Edvard Hambro, elected President of the General Assembly at its twenty-fifth session, had been the Permanent Representative of Norway to the United Nations since 1966, after pursuing a career in law, diplomacy, education and politics.
Mr. Hambro was born in Oslo, Norway, on 22 August 1911. He received a degree in law from the University of Oslo (1934) and a doctorate in political sciences from the University of Geneva (1936).
From 1938 to 1940, Mr. Hambro headed the Department of International Relations of the Christian Michelson Institute at Bergen, Norway.
During the Second World War, Mr. Hambro worked in the field of information in the United States for the Norwegian Government and, in 1943, was appointed First Secretary in the Norwegian Ministry of Foreign Affairs in London. He was a member of the Norwegian delegation to San Francisco in 1945 and later headed the Legal Section of the United Nations Secretariat in London.
From 1946 to 1953 Mr. Hambro was Registrar of the International Court of Justice. He subsequently taught law, from 1953 1966, at the Norwegian School of Economic Sciences and Commercial Administration at Bergen.
During this period, he gave courses at the University of Cambridge (1953), the University of California at Berkeley (1958) and the Academy of International Law at The Hague (1961). In 1954 Mr. Hambro headed a mission set up by the United Nations High Commissioner for Refugees to study the situation of Chinese refugees in Hong Kong.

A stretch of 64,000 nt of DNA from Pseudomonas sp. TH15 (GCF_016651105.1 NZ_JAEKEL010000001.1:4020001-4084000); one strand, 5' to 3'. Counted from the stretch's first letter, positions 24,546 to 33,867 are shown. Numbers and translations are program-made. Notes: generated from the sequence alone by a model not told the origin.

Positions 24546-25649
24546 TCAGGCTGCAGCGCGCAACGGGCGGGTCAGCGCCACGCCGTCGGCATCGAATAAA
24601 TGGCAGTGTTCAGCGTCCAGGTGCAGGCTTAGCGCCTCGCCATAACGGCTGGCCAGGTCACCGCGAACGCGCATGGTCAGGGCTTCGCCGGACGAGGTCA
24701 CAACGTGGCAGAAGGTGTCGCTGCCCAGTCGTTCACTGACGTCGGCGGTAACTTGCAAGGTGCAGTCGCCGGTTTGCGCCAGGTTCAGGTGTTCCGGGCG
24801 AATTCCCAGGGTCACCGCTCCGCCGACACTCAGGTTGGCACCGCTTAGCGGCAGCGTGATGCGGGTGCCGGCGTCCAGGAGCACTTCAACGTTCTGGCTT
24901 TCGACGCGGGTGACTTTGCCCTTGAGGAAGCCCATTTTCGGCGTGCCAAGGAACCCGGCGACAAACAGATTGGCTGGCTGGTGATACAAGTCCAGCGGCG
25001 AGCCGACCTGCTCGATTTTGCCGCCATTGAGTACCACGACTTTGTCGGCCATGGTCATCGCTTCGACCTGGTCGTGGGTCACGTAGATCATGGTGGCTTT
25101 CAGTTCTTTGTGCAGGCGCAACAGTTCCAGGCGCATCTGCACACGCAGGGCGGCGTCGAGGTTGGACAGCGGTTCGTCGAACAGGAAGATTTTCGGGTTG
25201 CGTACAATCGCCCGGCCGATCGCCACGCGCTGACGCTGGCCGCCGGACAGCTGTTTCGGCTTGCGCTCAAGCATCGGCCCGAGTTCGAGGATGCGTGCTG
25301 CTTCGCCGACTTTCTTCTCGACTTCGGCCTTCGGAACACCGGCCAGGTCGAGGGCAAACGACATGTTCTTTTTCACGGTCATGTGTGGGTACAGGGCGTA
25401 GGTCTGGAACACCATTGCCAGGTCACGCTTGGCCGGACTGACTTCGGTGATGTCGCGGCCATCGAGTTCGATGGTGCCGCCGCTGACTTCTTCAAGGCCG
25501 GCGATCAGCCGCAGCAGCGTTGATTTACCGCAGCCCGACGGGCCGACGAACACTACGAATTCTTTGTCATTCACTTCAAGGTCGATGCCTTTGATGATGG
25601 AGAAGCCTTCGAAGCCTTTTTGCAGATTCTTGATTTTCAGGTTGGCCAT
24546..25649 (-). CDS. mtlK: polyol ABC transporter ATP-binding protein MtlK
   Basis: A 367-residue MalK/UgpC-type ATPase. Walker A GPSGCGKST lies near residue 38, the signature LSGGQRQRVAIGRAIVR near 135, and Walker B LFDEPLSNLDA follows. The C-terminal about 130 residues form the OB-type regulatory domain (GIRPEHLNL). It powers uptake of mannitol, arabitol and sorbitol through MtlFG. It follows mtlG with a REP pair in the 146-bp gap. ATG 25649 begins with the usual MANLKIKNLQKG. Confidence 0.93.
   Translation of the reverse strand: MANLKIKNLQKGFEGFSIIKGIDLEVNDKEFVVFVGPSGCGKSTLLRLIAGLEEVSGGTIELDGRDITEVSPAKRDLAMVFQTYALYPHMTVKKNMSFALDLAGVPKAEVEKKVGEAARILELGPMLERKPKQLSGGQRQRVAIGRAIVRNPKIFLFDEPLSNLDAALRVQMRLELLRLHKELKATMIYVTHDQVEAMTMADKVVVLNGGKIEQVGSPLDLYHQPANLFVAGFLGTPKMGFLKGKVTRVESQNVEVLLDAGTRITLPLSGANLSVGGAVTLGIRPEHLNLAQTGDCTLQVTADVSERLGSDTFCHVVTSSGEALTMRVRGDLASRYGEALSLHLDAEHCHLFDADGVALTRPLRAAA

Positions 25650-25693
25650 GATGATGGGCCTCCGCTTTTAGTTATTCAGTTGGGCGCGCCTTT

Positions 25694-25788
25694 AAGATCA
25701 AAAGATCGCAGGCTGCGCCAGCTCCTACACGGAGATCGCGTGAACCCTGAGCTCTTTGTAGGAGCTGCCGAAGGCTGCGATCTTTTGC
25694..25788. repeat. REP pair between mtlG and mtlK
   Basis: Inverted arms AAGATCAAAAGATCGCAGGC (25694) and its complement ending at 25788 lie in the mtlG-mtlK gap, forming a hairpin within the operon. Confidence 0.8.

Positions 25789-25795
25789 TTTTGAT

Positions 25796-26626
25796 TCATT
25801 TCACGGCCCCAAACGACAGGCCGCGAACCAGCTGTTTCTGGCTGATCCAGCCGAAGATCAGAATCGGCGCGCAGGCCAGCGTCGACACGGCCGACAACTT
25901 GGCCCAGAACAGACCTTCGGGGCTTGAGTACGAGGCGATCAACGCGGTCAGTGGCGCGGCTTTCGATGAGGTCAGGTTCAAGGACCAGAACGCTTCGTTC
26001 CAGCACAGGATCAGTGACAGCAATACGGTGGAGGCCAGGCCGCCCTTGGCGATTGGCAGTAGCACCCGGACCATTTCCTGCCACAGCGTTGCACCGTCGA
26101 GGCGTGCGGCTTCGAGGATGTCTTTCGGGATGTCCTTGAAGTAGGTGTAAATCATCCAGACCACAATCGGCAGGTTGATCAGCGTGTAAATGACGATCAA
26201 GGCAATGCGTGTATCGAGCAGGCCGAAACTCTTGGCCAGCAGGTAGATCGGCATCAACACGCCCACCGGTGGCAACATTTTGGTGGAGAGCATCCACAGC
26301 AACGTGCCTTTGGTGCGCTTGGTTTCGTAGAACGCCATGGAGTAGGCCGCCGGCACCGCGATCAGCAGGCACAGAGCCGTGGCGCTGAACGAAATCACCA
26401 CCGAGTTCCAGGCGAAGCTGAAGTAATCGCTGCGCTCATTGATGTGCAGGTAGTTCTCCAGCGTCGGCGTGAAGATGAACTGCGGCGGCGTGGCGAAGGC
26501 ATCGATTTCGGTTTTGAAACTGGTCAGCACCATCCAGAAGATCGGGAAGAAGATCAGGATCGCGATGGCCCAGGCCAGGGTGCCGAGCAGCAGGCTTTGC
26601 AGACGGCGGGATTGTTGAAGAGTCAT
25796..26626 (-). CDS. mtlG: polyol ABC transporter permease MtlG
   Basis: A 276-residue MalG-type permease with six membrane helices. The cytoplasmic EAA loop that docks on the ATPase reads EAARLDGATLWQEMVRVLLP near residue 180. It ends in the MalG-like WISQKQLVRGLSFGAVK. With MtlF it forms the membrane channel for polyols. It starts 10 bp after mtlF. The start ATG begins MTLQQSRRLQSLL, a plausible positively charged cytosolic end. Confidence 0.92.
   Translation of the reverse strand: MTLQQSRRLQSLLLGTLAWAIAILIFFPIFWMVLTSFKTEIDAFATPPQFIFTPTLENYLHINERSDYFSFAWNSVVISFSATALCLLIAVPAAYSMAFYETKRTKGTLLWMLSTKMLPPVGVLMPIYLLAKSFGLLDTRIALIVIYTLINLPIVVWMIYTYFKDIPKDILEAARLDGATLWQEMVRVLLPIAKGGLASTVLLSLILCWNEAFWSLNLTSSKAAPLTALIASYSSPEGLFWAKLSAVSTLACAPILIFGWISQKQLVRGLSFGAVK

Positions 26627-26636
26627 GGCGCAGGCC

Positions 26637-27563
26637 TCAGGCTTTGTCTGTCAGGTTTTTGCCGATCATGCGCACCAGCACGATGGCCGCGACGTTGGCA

Mr. Hambro sat in the Norwegian Parliament from 1961 up to the time of his appointment as Permanent Representative of Norway to the United Nations.
He was Chairman of the Sixth Committee (Legal Committee) at the twenty-second session of the General Assembly in 1967.
He is Chairman of the Appeals Board of the Council of Europe and President of the Permanent Conciliation Commission for the Federal Republic of Germany and the Netherlands. He is also a member of the following organizations: the Appeals Board of the Organisation for Economic Cooperation and Development, the Permanent Court of Arbitration, the Franco -German Arbitral Tribunal for the Saarland, as well as conciliation commissions established under conventions concluded between the United States and Finland, between Spain and Norway and between Portugal and Switzerland.
He is a member of the Institute of International Law and holds honorary degrees from Luther College, Iowa, and Wagner College, New York.
Mr. Hambro has published in particular Charter of the United Nations (in collaboration with Leland M. Goodrich and, in the case of the third edition in 1969, with Anne Patricia Simons) and the case law of the International Court of Justice, of which five volumes have appeared Mr. Hambro is married and has four children.
His father, Carl Hombro now deceased, presided over the Norwegian Storting for many years and was also the last President of the Assembly of the League of Nations. It was under his auspices that the League set up its headquarters in Princeton, New Jersey, during the war, and he was a member of the Norwegian delegation to San Francisco in 1945.